311 and Zebrahead at Bogart's

By Jason Koerner

It was a freezing cold night in Cincinnati when reggae-rock icons 311 came to town to warm things up with Zebrahead. It was a great night for live music, and the whole town seemed brave enough to handle the cold for a show like this Thursday night event. So what happened? Here's what you missed if you stayed on our side of the river…

I walked in as Zebrahead was already in progress. Between getting lost - pardon me, we weren't lost - taking the scenic route, stopping to get gas and therefore actually making it to Ohio, and the usual quest for a spot to park in which my truck would not get "borrowed" by the friendly local towing service; we were late. It was a pleasant surprise to see that Zebrahead was mid-set, because I thought at one point in the night they would be mopping the floors by the time we arrived. I was very impressed with their performance, not so much for its musical value, but more for the entertainment aspect of it. They were a FUN band to watch. They actually talked to the crowd- what a concept, right? At one point they poked fun at their own material (I think it was their material) and played several songs that used the same chords. It was hilarious! Another highlight of their humorous set was when they took ANY request from the audience. The milestone of this series of 30-second blips had to be "Smells Like Teen Spirit," due to the comment "I thought it was a requirement to know how to play this song in order to be a musician." You may know the band for their more popular tune "Playmate of the Year" which, of course, was played that night.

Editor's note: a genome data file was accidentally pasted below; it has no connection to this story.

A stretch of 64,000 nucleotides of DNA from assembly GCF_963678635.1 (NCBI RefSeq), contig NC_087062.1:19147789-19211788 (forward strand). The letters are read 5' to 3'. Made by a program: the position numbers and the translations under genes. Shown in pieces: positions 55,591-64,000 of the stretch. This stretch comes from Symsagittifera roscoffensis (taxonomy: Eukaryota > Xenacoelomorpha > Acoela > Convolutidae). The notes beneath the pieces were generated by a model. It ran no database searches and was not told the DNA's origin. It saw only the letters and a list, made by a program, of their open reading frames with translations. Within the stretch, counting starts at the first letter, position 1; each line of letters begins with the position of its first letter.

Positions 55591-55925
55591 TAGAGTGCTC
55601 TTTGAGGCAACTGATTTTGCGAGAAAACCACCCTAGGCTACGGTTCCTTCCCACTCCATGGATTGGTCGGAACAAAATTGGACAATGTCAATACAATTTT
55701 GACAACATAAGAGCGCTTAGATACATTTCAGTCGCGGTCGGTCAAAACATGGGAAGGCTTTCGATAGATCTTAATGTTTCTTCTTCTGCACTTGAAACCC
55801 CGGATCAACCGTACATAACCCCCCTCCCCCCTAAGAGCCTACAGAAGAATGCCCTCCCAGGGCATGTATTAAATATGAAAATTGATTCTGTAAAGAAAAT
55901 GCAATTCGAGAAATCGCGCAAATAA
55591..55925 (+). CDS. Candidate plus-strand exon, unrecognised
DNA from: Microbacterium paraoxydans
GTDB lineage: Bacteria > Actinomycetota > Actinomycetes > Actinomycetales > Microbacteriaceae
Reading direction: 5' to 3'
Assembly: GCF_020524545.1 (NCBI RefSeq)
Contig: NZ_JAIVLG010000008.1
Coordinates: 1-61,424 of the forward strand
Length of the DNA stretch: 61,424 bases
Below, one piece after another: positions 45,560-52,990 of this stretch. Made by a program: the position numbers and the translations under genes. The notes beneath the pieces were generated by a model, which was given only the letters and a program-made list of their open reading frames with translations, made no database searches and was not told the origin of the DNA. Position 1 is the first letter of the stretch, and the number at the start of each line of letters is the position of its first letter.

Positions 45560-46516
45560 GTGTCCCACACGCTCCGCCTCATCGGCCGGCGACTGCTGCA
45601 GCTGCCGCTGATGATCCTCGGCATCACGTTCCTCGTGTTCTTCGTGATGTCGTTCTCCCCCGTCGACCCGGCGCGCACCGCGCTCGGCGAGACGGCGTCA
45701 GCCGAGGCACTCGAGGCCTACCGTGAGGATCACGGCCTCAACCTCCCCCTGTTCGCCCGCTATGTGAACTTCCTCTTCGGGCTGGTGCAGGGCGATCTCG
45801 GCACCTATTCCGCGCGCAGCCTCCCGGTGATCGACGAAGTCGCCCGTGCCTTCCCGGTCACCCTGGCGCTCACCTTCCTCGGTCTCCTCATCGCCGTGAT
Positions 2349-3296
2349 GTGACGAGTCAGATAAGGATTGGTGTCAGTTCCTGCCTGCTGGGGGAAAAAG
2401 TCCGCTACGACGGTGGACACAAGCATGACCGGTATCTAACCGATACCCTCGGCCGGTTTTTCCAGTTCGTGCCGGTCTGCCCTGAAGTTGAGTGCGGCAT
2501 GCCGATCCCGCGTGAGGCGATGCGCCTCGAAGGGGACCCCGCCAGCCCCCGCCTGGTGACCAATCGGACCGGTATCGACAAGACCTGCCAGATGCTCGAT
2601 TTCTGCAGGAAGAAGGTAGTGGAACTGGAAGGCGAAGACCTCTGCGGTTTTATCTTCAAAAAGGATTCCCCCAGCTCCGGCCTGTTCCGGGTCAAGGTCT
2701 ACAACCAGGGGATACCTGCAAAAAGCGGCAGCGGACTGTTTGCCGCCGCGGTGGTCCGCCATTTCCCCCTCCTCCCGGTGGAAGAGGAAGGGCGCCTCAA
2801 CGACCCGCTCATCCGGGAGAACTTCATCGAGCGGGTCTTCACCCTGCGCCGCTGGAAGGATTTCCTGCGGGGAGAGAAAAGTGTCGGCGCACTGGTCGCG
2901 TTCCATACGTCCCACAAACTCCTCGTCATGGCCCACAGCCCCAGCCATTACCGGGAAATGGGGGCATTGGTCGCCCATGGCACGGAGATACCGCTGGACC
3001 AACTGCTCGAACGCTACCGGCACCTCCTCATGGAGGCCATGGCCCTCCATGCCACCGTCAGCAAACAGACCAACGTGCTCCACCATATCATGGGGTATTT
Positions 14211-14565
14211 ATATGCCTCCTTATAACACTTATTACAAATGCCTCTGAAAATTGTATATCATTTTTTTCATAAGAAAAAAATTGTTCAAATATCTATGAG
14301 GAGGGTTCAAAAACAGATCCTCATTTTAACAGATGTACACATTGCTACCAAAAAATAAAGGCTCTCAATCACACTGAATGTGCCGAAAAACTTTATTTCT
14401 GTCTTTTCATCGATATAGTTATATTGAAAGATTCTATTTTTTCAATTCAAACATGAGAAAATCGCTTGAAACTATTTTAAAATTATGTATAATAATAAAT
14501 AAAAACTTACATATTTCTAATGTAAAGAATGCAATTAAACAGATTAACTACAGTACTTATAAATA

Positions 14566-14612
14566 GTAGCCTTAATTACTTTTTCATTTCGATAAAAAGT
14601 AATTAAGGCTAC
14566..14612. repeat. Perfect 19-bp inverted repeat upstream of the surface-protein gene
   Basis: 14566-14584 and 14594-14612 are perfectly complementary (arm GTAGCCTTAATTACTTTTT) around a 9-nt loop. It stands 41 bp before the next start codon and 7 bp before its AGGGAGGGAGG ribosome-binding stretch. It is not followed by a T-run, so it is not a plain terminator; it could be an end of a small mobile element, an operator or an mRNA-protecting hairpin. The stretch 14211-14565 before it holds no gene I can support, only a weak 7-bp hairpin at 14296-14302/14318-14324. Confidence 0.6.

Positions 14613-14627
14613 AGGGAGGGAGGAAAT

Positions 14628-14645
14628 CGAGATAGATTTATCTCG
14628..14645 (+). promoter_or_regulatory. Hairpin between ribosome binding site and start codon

Three-eleven had a killer performance lined up, but their interaction with the crowd left a little to be desired. Zebrahead really cut a huge path in public relations before 311 came out, so it was a difficult act to follow in that respect. However, this lack of people skills was further illustrated later on that night as the band failed to show up for their own "after show party" and in turn ticked off 25-30 fans with worthless passes. Not the greatest way to keep your fans loyal, eh?

Anyway, what the group lacked in PR skills, they made up for musically. Their music was trademark-tight, featuring the off-beat rhythms and blend of modern rock and reggae sounds that have pushed them to the top of their game, though they still a mainstream flavor, at least enough to get sufficient radio play. They opened not with an introduction or ‘hello,' but "Down." They continued to pump out tunes to make the crowd move all night long. Great music to dance to, but just don't expect to meet and greet them afterwards.